Charlie Bertsch (cbertsch) wrote,
Charlie Bertsch
cbertsch

Do You See What I See?

I decided to pick up Paul Feyerabend's Against Method today. I bought it used nearly fifteen years ago, when I was first beginning to be interested in "Theory." At that time, because I didn't know where to look or even what I was looking for, I picked up all sorts of things that would later have been expunged from my shopping cart for being too far afield. As I recall, though, I did have a reason for wanting Against Method that still makes sense in light of my present theory-consciousness, namely the fact that Michel Foucault was said to have been enamored of the book.

Typing that I wonder where I heard it or even if it's true. Nevertheless, reading in Against Method today makes it clear to me that Foucault should have been a big fan. There's a great section where Feyerabend is discussing early uses of the telescope -- the book is preoccupied with the history of science -- and the fact that there was much disagreement about its accuracy. He turns then to the problem of Galileo's drawings of the moon. "It needs only a brief look at Galileo's drawings, and at photographs of similar phases to convince the reader that 'none of the features recorded... can be safely identified with any known markings of the lunar landscape.'" Feyerabend acknowledges the possibility that Galileo simply did a bad job translating what he saw to paper, but notes, "I rather doubt it in view of the quite extraordinary observational skill which Galileo exhibits on other occasions."

Seeking a better explanation, Feyerabend goes on to entertain two possibilities. The first, that Galileo was merely recording the imperfections of the early telescopes, their distortion, is only mildly interesting. The second, however, is a real mind-opener:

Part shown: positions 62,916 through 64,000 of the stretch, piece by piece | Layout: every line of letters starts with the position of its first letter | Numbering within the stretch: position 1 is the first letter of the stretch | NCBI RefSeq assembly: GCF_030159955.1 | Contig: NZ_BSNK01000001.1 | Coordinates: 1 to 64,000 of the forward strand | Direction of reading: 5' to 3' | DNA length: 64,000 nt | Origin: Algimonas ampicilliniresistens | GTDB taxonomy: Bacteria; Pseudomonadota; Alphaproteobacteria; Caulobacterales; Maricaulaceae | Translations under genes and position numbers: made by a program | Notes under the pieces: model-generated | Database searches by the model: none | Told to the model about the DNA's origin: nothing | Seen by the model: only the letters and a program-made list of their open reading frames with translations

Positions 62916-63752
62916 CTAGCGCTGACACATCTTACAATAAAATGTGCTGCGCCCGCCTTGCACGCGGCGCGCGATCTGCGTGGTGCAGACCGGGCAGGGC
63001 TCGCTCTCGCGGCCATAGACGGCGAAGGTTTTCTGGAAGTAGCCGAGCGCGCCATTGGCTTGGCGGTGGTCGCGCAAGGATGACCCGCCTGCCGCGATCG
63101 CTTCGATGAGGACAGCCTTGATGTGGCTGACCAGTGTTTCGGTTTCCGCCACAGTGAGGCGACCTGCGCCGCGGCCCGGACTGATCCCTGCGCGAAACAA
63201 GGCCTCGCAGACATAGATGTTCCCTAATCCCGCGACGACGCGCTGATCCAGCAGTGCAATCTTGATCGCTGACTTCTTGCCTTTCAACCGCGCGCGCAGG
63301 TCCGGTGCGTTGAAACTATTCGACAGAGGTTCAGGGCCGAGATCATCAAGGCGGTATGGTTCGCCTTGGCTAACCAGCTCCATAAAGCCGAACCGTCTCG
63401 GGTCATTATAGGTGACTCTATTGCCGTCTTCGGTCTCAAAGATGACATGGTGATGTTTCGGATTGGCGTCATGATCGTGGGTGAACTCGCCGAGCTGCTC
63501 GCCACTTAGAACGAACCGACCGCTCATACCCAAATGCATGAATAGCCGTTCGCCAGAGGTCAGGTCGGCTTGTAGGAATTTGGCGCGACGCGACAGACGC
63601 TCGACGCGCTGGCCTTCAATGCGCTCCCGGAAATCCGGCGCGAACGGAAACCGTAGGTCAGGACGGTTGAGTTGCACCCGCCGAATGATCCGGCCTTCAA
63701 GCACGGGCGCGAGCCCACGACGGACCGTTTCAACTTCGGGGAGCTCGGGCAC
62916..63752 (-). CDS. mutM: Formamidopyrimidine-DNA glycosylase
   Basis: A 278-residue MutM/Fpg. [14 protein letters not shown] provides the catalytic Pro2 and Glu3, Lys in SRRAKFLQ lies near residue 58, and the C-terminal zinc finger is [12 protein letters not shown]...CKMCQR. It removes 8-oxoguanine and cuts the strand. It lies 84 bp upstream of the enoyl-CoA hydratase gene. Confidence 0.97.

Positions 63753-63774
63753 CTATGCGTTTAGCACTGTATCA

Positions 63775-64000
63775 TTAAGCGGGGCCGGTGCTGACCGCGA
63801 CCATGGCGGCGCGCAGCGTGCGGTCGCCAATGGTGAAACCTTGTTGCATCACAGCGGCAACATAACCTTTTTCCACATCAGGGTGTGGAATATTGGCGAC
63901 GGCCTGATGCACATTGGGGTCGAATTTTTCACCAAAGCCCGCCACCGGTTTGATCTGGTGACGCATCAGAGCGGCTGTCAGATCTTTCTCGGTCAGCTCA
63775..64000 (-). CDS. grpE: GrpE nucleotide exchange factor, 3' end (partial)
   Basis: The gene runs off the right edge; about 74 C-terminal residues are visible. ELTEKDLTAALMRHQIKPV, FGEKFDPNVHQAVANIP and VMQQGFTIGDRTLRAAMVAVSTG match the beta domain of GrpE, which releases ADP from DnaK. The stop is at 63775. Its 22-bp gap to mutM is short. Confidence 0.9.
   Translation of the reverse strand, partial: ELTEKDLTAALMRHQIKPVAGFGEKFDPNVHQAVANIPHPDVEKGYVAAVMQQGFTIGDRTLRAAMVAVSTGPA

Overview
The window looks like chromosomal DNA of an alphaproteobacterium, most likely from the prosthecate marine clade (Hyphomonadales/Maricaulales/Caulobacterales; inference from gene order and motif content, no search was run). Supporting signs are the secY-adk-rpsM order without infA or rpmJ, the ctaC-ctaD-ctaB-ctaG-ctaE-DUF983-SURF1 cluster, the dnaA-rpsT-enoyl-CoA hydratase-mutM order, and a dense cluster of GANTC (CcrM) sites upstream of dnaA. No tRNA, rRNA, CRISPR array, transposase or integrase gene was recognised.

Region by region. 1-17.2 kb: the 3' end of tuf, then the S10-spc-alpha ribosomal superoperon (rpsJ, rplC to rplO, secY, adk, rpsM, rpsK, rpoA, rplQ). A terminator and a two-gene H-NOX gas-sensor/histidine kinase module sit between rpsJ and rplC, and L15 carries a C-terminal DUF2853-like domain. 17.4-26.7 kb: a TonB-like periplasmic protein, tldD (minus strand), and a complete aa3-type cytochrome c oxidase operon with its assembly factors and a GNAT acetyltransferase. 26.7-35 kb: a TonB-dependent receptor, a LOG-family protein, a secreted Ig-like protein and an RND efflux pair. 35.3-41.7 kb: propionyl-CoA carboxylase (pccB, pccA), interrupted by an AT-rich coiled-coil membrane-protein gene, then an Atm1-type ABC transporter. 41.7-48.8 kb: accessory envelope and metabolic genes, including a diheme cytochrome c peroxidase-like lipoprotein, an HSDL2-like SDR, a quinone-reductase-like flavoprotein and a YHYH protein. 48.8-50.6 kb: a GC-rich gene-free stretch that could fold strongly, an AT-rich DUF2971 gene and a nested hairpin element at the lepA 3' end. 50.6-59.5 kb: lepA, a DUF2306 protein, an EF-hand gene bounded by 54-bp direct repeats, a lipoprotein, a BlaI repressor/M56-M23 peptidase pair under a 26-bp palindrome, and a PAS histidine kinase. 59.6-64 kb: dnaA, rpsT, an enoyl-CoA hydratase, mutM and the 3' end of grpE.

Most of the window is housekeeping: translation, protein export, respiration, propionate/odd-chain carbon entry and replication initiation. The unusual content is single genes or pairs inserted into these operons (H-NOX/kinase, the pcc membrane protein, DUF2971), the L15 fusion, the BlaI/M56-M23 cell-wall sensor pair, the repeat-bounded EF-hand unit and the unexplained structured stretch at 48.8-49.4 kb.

Hypothesis II, just like Hypothesis I, approaches telescopic reports from the point of view of the theory of perception; but it adds that the practice of telescopic observation and acquaintance with the new telescopic reports changes not only what was seen through the telescope, but also what was seen with the naked eye. It is obviously of importance for our evaluation of the contemporary attitude towards Galileo's reports.

That the appearance of the stars, and of the moon, may at some time have been more indefinite than it is today was originally suggested to me by the existence of various theories about the moon which are incompatible with what everyone can plainly see with his own eyes. Anaximander's theory of partial stoppage (which aimed to explain the phases of the mooon), Xenophanes' belief in the existence of different suns and different moons for different zones of the earth. Heraclitus' assumption that eclipses and phases are caused by the turning of the basins, which for him represented the sun and the moon -- all these views run counter to the existence of a stable and plainly visible surface, a "face" such as we "know" the moon to possess.
The effect of this second hypothesis, which is clearly the one that Feyerabend favors for polemical reasons, is to recast the theory of perception as the history of perception or, to be more precise, to demonstrate how theory is always already historical and that to think otherwise is an example of severe ideological closure. Personally, I love the idea that what we can all plainly see is a function of our place in history.
Tags: commonplace book, science, theory
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